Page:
Guide to GO Evidence Codes
- These guidelines are a guide to standard usage of the GO evidence codes.
- Annotators may also find the evidence code decision tree useful in selecting the correct evidence code for an annotation.
A GO annotation consists of a GO term associated with a specific reference that describes the work or analysis upon which the association between a specific GO term and gene product is based. Each annotation must also include an evidence code to indicate how the annotation to a particular term is supported. Although evidence codes do reflect the type of work or analysis described in the cited reference which supports the GO term to gene product association, they are not necessarily a classification of types of experiments/analyses. Note that these evidence codes are intended for use in conjunction with GO terms, and should not be considered in isolation from the terms. If a reference describes multiple methods that each provide evidence to make a GO annotation to a particular term, then multiple annotations with identical GO identifiers and reference identifiers but different evidence codes may be made.
Out of all the evidence codes available, only Inferred from Electronic Annotation (IEA) is not assigned by a curator. Manually-assigned evidence codes fall into four general categories: experimental, computational analysis, author statements, and curatorial statements.
Use of an experimental evidence code in a GO annotation indicates that the cited paper displayed results from a physical characterization of a gene or gene product that has supported the association of a GO term. The Experimental Evidence Codes are:
- Inferred from Experiment (EXP)
- Inferred from Direct Assay (IDA)
- Inferred from Physical Interaction (IPI)
- Inferred from Mutant Phenotype (IMP)
- Inferred from Genetic Interaction (IGI)
- Inferred from Expression Pattern (IEP)
High throughput (HTP) evidence codes may be used to make annotations based upon high throughput methodologies. Use of HTP evidence codes should be carefully considered and follow the GOC's guidelines for their use. The High Throughput Evidence Codes are:
- Inferred from High Throughput Experiment (HTP)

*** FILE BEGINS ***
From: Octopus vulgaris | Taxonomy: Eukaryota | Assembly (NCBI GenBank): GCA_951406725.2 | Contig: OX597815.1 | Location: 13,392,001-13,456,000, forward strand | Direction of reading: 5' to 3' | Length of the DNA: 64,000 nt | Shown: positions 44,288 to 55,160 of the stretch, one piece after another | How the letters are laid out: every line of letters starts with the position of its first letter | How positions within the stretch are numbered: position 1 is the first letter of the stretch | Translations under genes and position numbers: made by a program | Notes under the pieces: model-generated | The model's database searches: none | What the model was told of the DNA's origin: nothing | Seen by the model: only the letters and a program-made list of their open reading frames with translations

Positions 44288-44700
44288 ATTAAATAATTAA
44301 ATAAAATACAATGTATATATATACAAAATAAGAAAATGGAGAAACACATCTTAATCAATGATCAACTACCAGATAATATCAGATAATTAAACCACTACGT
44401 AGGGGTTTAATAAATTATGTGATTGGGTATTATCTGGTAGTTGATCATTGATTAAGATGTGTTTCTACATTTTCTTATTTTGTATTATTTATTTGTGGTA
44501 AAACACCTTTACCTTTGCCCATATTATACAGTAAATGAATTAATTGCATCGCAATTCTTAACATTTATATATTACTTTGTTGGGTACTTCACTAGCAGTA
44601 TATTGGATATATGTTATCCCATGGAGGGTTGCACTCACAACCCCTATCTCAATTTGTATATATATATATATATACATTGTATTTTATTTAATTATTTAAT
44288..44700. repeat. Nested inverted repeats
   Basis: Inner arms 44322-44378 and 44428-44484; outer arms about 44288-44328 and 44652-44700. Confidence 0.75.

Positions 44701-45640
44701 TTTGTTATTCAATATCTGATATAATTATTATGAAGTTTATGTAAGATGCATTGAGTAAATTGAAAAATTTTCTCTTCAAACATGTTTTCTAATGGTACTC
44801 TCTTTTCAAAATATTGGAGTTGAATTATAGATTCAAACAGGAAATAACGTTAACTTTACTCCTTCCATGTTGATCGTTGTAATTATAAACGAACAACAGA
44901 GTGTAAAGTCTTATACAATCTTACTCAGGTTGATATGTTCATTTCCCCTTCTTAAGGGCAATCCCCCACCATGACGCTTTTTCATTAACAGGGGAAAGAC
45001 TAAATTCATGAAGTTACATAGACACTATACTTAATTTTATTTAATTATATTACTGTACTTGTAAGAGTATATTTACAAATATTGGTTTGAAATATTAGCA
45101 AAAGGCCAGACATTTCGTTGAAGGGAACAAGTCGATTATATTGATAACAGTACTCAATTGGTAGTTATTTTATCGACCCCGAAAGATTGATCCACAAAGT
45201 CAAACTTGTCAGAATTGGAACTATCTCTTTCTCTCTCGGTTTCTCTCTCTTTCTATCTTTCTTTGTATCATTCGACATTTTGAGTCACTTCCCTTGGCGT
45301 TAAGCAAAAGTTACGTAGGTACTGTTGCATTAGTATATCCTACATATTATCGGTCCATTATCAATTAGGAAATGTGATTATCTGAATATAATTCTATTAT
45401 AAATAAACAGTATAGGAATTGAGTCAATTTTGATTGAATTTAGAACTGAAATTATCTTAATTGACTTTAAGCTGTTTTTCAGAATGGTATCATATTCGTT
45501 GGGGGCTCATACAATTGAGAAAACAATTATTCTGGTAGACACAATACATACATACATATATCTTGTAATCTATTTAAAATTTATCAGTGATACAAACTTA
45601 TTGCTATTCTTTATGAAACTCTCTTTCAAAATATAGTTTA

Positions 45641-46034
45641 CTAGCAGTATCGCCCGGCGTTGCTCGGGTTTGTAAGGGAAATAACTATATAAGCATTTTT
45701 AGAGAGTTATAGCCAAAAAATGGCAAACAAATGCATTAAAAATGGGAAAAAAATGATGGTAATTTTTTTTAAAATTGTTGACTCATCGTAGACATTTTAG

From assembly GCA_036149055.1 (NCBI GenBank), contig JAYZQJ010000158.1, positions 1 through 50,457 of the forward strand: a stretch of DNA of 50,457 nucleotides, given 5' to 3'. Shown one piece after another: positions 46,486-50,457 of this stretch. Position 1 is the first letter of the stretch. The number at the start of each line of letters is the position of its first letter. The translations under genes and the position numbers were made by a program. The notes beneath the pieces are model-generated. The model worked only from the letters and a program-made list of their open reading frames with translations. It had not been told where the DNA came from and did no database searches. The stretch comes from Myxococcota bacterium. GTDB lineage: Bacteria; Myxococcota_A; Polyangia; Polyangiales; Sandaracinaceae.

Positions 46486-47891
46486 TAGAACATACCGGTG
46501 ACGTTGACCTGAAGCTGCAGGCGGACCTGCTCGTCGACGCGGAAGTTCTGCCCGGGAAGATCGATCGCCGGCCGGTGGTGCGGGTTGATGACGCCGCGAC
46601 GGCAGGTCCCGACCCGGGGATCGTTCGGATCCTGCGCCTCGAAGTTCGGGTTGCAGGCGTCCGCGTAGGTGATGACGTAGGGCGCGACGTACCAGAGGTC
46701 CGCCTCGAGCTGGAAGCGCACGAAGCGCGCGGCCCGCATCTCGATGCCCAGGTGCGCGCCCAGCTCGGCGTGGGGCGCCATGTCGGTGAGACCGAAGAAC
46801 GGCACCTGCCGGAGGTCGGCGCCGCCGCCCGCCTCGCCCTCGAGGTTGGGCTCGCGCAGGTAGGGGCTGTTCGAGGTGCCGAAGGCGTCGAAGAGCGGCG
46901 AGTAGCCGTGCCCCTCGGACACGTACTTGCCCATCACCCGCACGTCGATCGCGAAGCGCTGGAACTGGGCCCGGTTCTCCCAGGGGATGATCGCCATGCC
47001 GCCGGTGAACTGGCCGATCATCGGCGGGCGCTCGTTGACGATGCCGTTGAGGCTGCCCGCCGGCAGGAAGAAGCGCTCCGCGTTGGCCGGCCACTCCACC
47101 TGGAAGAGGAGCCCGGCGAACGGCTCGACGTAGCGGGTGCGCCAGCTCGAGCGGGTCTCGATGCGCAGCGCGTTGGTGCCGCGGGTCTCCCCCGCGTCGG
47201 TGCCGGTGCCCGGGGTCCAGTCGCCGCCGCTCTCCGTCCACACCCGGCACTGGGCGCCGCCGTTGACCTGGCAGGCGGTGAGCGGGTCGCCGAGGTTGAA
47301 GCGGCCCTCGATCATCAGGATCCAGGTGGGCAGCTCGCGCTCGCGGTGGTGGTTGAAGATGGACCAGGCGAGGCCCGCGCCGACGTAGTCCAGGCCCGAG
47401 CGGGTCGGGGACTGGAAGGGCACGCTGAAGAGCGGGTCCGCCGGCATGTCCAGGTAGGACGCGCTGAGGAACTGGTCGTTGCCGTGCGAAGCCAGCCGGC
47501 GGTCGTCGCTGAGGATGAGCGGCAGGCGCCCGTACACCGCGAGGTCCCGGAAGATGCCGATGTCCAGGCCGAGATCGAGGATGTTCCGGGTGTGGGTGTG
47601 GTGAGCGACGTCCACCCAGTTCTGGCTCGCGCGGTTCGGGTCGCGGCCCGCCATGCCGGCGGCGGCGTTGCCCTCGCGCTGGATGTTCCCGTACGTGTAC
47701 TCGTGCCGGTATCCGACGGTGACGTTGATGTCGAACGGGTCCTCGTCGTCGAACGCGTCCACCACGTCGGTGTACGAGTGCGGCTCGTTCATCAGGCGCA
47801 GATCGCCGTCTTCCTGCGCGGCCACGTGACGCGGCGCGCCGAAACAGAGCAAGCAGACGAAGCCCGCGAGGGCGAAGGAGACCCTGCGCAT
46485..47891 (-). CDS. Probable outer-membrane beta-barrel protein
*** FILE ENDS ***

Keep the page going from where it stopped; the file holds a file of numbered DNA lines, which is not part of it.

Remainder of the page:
- Inferred from High Throughput Direct Assay (HDA)
- Inferred from Hight Throughput Mutant Phenotype (HMP)
- Inferred from High Throughput Genetic Interaction (HGI)
- Inferred from High Throughput Expression Pattern (HEP)
Use of the computational analysis evidence codes indicates that the annotation is based on an in silico analysis of the gene sequence and/or other data as described in the cited reference. The evidence codes in this category also indicate a varying degree of curatorial input. The Computational Analysis Evidence Codes are:
- Inferred from Sequence or structural Similarity (ISS)
- Inferred from Sequence Orthology (ISO)
- Inferred from Sequence Alignment (ISA)
- Inferred from Sequence Model (ISM)
- Inferred from Genomic Context (IGC)
- Inferred from Biological aspect of Ancestor (IBA)
- Inferred from Biological aspect of Descendant (IBD)
- Inferred from Key Residues (IKR)
- Inferred from Rapid Divergence(IRD)
- Inferred from Reviewed Computational Analysis (RCA)
Author statement codes indicate that the annotation was made on the basis of a statement made by the author(s) in the reference cited. The Author Statement Evidence Codes used by GO are:
Use of the curatorial statement evidence codes indicates an annotation made on the basis of a curatorial judgement that does not fit into one of the other evidence code classifications. The Curatorial Statement Evidence Codes are:
All of the above evidence codes are assigned by curators. However, GO also used one evidence code that is assigned by automated methods, without curatorial judgement. The Automatically-Assigned Evidence Code is:
Evidence codes are not statements of the quality of the annotation. Within each evidence code classification, some methods produce annotations of higher confidence or greater specificity than other methods, in addition the way in which a technique has been applied or interpreted in a paper will also affect the quality of the resulting annotation. Thus evidence codes cannot be used as a measure of the quality of the annotation.